NewsBlack History Month


7,000 babies: Colorado's first licensed female doctor helped birth a generation

Dr. Justina Ford
Posted at 11:36 AM, Feb 01, 2019
and last updated 2019-02-02 18:03:53-05

Throughout February, Denver7 is celebrating Black History Month, honoring African American trailblazers and those who continue to break barriers.

The first story in this “Our Colorado” series is the story of Dr. Justina Ford, Colorado’s first licensed African American physician.

“She was granted her medical license in 1902 but denied membership to the Colorado Medical Society and you had to have that membership to be on staff at the hospitals,” said Terri Gentry, a volunteer at the Black American West Museum and Heritage Center. The museum is housed inside of Ford’s preserved home.

The house, which is now located on California St., served as her medical office because Ford was denied the right to practice at local hospitals.

“She actually bought this home in 1911 and over the course of 50 years from 1902 to 1952, she attended the delivery of over 7,000 babies,” Gentry said.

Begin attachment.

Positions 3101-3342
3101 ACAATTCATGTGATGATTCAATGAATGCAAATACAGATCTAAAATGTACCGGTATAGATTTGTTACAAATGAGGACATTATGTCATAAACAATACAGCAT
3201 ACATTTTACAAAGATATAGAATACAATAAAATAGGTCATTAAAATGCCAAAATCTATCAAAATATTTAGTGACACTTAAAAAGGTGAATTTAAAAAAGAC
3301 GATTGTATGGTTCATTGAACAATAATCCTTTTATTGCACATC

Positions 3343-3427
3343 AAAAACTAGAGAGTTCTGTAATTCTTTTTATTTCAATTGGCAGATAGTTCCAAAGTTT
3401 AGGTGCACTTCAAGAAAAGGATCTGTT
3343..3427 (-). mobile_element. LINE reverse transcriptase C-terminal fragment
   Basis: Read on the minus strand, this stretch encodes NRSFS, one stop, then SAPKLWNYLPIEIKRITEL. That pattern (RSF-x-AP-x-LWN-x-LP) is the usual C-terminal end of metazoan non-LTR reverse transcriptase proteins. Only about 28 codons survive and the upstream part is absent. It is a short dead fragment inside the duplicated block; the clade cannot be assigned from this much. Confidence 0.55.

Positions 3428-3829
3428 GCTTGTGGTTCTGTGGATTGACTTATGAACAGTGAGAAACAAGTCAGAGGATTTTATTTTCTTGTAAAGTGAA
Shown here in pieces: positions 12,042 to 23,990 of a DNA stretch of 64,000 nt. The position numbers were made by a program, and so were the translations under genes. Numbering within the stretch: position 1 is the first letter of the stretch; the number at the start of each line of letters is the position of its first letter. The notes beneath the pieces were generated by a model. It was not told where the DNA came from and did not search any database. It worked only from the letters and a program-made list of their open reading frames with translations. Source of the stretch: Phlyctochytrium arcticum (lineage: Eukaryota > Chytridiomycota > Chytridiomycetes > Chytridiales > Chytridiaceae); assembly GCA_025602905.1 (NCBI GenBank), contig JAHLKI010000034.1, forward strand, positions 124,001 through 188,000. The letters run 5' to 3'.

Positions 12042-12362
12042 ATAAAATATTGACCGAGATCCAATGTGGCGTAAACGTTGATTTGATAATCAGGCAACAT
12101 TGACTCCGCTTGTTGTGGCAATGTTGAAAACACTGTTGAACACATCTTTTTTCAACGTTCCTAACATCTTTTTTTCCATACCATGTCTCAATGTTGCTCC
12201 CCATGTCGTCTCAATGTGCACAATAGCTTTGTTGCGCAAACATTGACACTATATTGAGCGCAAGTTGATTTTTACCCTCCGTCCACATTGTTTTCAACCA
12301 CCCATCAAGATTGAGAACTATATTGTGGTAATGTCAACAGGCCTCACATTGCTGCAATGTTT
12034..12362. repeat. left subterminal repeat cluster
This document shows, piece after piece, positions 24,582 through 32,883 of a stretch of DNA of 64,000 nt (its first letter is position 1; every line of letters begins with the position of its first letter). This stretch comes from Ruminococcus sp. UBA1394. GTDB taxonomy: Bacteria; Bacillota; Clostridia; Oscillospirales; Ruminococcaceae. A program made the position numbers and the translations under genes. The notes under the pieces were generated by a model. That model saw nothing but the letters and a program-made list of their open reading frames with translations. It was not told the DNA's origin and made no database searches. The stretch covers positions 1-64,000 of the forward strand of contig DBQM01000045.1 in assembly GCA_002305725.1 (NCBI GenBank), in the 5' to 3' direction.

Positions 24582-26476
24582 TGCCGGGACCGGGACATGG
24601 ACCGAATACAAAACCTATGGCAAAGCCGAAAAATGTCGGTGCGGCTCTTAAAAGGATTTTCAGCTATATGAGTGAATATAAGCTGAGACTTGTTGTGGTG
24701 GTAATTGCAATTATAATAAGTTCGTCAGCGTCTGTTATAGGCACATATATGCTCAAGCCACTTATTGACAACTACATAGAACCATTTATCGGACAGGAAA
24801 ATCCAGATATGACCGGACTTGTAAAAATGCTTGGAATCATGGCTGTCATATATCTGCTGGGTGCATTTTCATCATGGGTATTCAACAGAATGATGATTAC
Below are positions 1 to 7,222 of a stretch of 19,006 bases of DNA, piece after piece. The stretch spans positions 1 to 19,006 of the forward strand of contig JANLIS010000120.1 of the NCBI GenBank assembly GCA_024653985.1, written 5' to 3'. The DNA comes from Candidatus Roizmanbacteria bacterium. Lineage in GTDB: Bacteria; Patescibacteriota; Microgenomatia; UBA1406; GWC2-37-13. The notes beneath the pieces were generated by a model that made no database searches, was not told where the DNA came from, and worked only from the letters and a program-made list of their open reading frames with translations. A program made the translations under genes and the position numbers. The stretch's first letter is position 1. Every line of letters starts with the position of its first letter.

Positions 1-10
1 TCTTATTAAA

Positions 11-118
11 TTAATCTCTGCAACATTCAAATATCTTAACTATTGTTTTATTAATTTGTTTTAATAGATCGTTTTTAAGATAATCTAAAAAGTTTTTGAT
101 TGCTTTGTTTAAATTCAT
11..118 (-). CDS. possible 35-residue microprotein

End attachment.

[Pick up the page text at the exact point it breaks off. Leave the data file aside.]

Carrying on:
Those babies came from many different backgrounds. Some of their mothers faced racial discrimination at hospitals and others simply couldn’t afford the medical bills.

“Some would get on a payment plan. Some would barter and give her vegetables out of their garden…we still have Ford babies come into the museum and check on us and make sure we’re taking good care of her legacy,” Gentry said.

One of those “Ford Babies” who checks on her legacy is Carl Pigford.

“She was a wonderful lady,” Pigford said.

Pigford was born in 1935 and said Dr. Ford’s care didn’t stop after birth.

“I can remember several trauma events with my family and she was always available to take care of it,” Pigford said.

Pigford told Denver7 when he visits the museum, it’s like stepping back into his childhood.

“We would walk or either catch the bus down to her area. I think it was 23rd and Arapahoe,” Pigford said.

Gentry said Ford’s home was scheduled to be demolished in the early 1980s.

“Several neighbors contacted our city councilman Davis, and contacted Paul Stewart, the founder of the black American west museum,” Gentry said.

The house was preserved and moved to its current location in 1984.

After facing decades of discrimination by the Colorado Medical Society, Dr. Ford was finally granted membership in 1950. She passed away just two years later in 1952.

Her personal records reveal she delivered one baby every three days for 50 years.